This study assessed in-cabin concentrations of diesel-associated air pollutants in six school buses with diesel engines during a typical route in suburban Austin, Texas. Air exchange rates measured by SF6 decay were 2.60-4.55 h-1. In-cabin concentrations of all pollutants measured exhibited substantial variability across the range of tests even between buses of similar age, mileage, and engine type. In-cabin NOx concentrations ranged from 44.7 to 148 ppb and were 1.3-10 times higher than roadway NOx concentrations. Mean in-cabin PM2.5 concentrations were 7-20 μg m-3 and were generally lower than roadway levels. In-cabin concentrations exhibited higher variability during cruising mode than frequent stops. Mean in-cabin ultrafine PM number concentrations were 6100-32,000 particles cm-3 and were generally lower than roadway levels. Comparison of median concentrations indicated that in-cabin ultrafine PM number concentrations were higher than or approximately the same as the roadway concentrations, which implied that, by excluding the bias caused by local traffic, ultrafine PM levels were higher in the bus cabin than outside of the bus. Cabin pollutant concentrations on three buses were measured prior to and following the phased installation of a Donaldson Spiracle Crankcase Filtration System and a Diesel Oxidation Catalyst. Following installation of the Spiracle, the Diesel Oxidation Catalyst provided negligible or small additional reductions of in-cabin pollutant levels. In-cabin concentration decreases with the Spiracle alone ranged from 24 to 37% for NOx and 26 to 62% and 6.6 to 43% for PM2.5 and ultrafine PM, respectively. Comparison of the ranges of PM2.5 and ultrafine PM variations between repetitive tests suggested that retrofit installation could not always be conclusively linked to the decrease of pollutant levels in the bus cabin.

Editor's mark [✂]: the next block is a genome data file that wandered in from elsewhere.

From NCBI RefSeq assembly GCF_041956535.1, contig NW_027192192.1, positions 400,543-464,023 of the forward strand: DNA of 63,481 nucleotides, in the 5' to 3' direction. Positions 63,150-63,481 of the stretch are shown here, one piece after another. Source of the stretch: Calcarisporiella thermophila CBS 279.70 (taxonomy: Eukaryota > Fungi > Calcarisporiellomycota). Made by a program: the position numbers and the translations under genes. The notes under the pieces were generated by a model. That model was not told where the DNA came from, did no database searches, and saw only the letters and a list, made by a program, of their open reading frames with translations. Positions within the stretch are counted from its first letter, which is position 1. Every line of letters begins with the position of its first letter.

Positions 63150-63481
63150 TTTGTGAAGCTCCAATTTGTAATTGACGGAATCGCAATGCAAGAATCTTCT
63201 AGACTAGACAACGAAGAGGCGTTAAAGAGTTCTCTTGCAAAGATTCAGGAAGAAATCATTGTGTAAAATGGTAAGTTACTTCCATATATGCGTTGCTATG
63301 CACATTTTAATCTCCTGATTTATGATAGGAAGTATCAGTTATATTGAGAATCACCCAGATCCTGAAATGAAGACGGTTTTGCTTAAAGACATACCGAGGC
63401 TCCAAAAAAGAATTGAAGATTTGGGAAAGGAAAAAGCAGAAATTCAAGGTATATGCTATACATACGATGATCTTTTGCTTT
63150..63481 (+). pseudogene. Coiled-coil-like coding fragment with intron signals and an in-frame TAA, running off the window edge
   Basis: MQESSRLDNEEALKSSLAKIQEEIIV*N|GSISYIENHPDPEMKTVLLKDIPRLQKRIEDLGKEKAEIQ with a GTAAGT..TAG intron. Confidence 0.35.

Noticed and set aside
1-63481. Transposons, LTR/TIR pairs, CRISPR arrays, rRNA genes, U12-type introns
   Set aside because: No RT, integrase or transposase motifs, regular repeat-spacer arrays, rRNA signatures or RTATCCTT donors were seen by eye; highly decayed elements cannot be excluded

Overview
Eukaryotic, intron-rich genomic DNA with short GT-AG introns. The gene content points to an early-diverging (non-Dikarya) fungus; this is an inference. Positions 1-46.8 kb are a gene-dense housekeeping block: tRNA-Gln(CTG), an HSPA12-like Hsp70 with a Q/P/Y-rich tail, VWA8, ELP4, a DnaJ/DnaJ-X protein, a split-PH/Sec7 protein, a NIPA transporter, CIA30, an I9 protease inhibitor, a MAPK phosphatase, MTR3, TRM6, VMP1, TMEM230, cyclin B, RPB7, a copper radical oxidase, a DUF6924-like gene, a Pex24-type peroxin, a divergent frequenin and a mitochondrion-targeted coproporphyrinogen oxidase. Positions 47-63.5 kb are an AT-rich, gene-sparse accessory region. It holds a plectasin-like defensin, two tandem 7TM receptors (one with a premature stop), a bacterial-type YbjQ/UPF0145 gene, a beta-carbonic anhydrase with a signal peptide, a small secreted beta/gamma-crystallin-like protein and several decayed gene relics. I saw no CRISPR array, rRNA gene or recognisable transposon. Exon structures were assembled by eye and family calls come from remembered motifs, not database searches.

All Science Journal Classification (ASJC) codes
- Environmental Science(all)
- Atmospheric Science